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Mitochondrial gene markers have been used in molecular systematics for well over 25 years and they have an established role in resolving phylogenetic and ecological patterns in a multitude of phyla and across a range of taxonomic levels (Randi 2000; Avise 2004). However, there are some problems and limitations in their use; in-depth studies over the last three decades have shown that mitochondrial DNA (mtDNA) is not always inherited clonally through the maternal line, nor is it evolving neutrally (Ballard and Whitlock 2004; Galtier et al. 2009). Also, PCR-based approaches can inadvertently amplify nuclear copies of mitochondrial genes (NUMTs) thus introducing non-homologous signal to datasets (Bensasson et al. 2001). However, for the molecular taxonomist and systematist ‘mtDNA is the most convenient and cheapest solution when a new species has to be genetically explored in the wild’ (Galtier et al. 2009, p. 4541).
Meanwhile, the use of entire mitochondrial genomes (mitogenomes) in systematics has had a varied history since they became available as a tractable source of phylogenetic data. Often met with either enthusiasm or hostility it is clear that their reliability as accurate estimators of species trees has been dependent upon our knowledge of the mitogenomes themselves and how to model the evolutionary signal contained within while accounting for lineage-specific differences in rate heterogeneity and nucleotide composition. Only through denser taxonomic sampling across the Metazoa have mitogenomes become better understood, easier to characterize, and more attractive as a source of homologous markers across multiple levels of organization; from nucleotides to amino acids, from gene content to genetic code and gene order. In order to expand on the known mitogenomes, NGS techniques offer a diversity of methods for fast characterization of novel mitogenomes but, depending on the starting material and the NGS platform, there remain barriers as to which techniques might be most cost-effective and reliable. Here we review recent published studies, report on unpublished work of our own, provide empirical evidence from simulations and cast a critical eye over the prospects and limitations we currently see for reliable use of NGS and high-throughput mitogenome sequencing in the context of systematics and biodiversity studies.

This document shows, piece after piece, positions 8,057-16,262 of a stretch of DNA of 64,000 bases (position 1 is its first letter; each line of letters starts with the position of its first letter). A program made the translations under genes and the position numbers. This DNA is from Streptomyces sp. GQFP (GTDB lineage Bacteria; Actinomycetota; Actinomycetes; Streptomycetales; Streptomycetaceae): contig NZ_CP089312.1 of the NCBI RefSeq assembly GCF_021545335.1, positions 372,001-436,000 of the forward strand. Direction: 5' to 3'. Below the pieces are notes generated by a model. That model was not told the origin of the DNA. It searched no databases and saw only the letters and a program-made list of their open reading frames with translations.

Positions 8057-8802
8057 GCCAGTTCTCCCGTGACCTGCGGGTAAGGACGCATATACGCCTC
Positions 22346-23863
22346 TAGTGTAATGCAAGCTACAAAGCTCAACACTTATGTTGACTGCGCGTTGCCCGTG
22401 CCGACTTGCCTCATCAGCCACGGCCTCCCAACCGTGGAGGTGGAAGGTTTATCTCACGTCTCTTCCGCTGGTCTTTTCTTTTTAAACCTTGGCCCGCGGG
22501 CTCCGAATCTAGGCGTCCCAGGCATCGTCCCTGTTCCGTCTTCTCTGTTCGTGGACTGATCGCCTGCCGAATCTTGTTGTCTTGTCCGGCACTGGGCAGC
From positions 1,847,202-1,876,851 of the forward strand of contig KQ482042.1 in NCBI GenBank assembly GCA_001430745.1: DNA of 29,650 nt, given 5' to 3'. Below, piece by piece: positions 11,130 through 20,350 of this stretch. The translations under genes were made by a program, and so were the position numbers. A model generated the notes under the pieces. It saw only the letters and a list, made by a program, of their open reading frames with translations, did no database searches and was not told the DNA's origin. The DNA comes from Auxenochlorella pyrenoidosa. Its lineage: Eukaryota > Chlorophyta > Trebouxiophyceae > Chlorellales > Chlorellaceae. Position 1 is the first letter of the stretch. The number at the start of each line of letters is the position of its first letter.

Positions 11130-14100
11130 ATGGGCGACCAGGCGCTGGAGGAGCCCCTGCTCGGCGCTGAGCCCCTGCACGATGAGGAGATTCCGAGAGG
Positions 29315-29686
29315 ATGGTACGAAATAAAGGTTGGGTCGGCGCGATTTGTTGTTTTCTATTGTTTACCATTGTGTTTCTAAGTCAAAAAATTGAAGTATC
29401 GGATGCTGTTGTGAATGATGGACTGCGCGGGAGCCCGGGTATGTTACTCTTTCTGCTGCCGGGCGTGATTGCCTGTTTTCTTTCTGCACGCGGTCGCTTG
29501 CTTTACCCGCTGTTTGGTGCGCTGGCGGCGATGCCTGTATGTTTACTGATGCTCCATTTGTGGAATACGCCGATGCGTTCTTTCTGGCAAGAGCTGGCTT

The development of molecular tools has dramatically increased our knowledge of parasite diversity and the vectors that transmit them. From viruses and protists to arthropods and helminths, each branch of the Tree of Life offers an insight into significant, yet cryptic, biodiversity. Alongside this, the studies of host-parasite interactions and parasitism have influenced many scientific disciplines, such as biogeography and evolutionary ecology, by using comparative methods based on phylogenetic information to unravel shared evolutionary histories. Parasite Diversity and Diversification brings together two active fields of research, phylogenetics and evolutionary ecology, to reveal and explain the patterns of parasite diversity and the diversification of their hosts. This book will encourage students and researchers in the fields of ecology and evolution of parasitism, as well as animal and human health, to integrate phylogenetics into the investigation of parasitism in evolutionary ecology, health ecology, medicine and conservation.